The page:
Innocrin Receives European Union Financial Breaks to Help It Continue Developing Prostate Cancer Therapy

Innocrin Receives European Union Financial Breaks to Help It Continue Developing Prostate Cancer Therapy

The European Medicines Agency has granted small and medium-sized enterprise status to Innocrin Pharmaceuticals, a designation that provides the company with financial incentives to continue developing its prostate cancer therapy seviteronel (VT-464).

Seviteronel (VT-464) treats an aggressive form of the disease known as castration-resistant prostate cancer (CRPC). It inhibits CYP17 lyase, an enzyme involved in the production of male hormones known as androgens and female hormones known as estrogens. It also blocks the androgen receptors that attract androgens.

Both of seviteronel’s roles are important because prostate cancer cannot grow without androgens.

A growing body of research, including clinical trials, indicates seviteronel stops the growth of CRPC that is resistant to the standard therapies Zytiga (abiraterone), Xtandi (enzalutamide) or a combination of the two.

The U.S. Food and Drug Administration granted fast track designation to seviteronel in December 2015 as a treatment of CRPC.

CYP17 lyase inhibitors have also shown potential for treating other cancers driven by androgen receptors, including breast, ovarian, bladder, liver and lung cancers. In addition, there is evidence the inhibitors could be used to treat non-cancerous conditions stemming from excess androgen production, including endometriosis, polycystic ovary syndrome, and congenital adrenal hyperplasia.

The financial incentives that Innocrin will receive from its small and medium-sized enterprise designation include a 90 to 100 percent decrease in fees that European regulators levy for scientific advice and facilities inspection. The designation will also give Innocrin financial help when it navigates the regulatory approval and market authorization processes.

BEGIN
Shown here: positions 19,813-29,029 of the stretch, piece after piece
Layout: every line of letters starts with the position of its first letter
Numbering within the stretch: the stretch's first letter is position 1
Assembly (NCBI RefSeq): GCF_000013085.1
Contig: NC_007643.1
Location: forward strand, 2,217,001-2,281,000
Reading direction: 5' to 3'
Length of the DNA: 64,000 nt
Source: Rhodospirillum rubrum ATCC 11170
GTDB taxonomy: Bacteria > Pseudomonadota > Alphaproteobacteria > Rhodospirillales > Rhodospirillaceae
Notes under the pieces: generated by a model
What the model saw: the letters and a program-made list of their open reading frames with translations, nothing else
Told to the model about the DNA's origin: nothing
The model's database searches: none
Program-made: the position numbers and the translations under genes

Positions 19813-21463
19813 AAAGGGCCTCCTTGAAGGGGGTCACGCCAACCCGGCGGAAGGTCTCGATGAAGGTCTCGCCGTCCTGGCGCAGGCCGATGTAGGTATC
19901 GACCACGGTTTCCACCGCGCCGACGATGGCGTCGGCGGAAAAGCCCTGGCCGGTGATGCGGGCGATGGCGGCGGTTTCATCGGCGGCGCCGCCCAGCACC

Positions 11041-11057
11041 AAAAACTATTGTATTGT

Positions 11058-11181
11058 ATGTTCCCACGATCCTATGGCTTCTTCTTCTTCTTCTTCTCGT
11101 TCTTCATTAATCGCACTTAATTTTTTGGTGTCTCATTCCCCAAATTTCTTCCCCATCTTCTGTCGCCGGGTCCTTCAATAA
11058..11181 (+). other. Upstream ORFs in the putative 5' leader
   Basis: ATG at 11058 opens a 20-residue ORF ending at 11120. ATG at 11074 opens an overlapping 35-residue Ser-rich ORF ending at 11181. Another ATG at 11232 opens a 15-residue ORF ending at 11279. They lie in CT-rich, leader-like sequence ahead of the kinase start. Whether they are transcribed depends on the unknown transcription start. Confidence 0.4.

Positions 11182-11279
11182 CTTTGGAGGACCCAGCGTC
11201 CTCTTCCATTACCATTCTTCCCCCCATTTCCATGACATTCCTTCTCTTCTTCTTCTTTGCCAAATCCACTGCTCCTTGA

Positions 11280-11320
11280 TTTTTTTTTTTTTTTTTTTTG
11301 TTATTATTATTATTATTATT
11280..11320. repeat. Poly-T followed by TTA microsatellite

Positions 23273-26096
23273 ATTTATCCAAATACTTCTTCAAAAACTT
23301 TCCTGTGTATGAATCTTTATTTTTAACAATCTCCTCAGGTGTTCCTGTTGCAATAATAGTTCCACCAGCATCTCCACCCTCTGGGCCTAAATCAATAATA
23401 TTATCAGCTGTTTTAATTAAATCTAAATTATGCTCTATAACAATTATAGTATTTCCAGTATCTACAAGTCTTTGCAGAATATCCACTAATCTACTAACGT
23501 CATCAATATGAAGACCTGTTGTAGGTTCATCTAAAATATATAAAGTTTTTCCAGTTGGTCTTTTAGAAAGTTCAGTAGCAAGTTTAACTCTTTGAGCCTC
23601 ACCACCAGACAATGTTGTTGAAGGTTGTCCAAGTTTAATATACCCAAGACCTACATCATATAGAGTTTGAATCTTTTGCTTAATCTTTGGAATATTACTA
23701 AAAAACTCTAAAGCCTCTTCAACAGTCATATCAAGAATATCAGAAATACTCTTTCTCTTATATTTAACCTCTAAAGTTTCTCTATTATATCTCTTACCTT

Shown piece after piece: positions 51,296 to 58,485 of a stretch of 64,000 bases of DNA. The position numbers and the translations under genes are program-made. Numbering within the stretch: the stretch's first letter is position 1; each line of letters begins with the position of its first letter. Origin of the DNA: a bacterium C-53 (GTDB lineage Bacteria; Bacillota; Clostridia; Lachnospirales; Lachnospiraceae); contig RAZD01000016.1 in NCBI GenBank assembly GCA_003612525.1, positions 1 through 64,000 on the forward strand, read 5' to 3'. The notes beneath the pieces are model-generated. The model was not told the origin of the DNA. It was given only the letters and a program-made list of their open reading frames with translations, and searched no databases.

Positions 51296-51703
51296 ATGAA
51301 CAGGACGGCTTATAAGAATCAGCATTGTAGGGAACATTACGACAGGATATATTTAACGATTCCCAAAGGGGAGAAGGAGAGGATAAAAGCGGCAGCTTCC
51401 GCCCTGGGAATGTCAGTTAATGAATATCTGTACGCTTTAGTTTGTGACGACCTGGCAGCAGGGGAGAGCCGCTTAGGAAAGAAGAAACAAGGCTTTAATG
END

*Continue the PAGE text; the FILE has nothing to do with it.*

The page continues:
A key reason for the designation is to promote therapy innovation among smaller companies like Innocrin. It’s a way of safeguarding the European Union’s favorable environment for companies wanting to bring new therapeutic options to the table, European regulators say.

“The granting of SME [small and medium-sized enterprise] status is an important milestone for Innocrin, allowing us to work with the EMA [European Medicines Agency] in an efficient way to progress and expand our innovative development program for seviteronel in Europe,” Fred Eshelman, chief executive officer of Innocrin, said in a press release.

“Granting of the SME status by the EMA, following FDA Fast Track Designation for seviteronel in the treatment of breast and prostate cancer, continues to validate Innocrin and our clinical programs,” added Dr. Edwina Baskin-Bey, Innocrin’s chief medical officer. “The EMA decision, along with expansion of our Phase 2 clinical trials in Europe, will further grow our collaborative development program for seviteronel in AR-driven [andogren-reception-driven] cancers.”

Innocrin is enrolling patients in two ongoing Phase 2 clinical trials evaluating seviteronel in patients with CRPC (NCT02012920) who have received no previous treatments and in patients with CRPC who have been treated with Xtandi or Zytiga (NCT02445976).